by Simon Black
In February 1768, a revolutionary article entitled “No taxation without representation” was published London Magazine.
The article was a re-print of an impassioned speech made by Lord Camden arguing in parliament against Britain’s oppressive tax policies in the American colonies.
Britain had been milking the colonists like medieval serfs. And the idea of ‘no taxation without representation’ was revolutionary, of course, because it became a rallying cry for the American Revolution.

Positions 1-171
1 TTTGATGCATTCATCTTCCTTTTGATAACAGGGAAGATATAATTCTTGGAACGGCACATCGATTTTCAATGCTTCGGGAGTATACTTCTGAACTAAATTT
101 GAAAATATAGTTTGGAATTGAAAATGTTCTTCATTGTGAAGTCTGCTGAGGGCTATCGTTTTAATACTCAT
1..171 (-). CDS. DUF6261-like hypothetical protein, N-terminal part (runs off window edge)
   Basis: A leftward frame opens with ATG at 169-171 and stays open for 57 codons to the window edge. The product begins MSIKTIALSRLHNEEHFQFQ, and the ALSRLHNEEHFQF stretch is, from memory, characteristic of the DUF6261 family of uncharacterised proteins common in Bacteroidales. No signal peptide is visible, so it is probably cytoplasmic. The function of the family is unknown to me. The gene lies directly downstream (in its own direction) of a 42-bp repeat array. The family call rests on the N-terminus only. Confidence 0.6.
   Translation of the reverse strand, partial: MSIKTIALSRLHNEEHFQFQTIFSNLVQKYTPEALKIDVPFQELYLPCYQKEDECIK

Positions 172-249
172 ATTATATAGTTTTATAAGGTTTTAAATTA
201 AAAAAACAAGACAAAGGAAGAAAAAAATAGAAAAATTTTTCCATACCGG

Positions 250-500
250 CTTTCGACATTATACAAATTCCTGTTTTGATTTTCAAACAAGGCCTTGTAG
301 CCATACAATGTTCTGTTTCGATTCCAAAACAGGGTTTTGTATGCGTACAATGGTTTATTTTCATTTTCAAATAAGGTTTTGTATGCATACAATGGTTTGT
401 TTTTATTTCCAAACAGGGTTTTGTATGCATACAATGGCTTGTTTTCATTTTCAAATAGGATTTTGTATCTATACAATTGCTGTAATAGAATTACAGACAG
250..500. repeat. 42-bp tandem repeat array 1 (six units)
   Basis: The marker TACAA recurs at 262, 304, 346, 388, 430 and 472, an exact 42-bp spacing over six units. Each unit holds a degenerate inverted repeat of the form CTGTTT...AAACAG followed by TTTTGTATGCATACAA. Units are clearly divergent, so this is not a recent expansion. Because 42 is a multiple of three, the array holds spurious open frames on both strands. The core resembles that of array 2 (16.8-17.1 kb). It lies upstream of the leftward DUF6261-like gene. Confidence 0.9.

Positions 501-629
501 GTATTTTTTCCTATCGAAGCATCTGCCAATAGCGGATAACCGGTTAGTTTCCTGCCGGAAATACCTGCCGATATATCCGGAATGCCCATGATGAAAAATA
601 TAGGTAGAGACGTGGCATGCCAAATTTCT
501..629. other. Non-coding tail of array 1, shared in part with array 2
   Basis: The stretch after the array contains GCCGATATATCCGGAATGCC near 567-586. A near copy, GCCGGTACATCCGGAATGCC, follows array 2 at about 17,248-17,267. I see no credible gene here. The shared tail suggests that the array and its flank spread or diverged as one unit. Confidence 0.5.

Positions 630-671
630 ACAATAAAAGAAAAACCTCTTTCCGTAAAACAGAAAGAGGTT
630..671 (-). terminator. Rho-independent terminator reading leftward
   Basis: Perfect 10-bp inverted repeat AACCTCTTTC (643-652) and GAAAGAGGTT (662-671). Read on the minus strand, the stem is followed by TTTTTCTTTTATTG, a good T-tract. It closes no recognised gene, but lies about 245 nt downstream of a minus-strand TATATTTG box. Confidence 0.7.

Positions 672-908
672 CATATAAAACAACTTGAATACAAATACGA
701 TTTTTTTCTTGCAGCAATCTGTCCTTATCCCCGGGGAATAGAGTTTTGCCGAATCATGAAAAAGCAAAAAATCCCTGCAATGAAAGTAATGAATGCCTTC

The idea was simple: colonists had no elected officials representing their interests in the British government, therefore they were being taxed without their consent.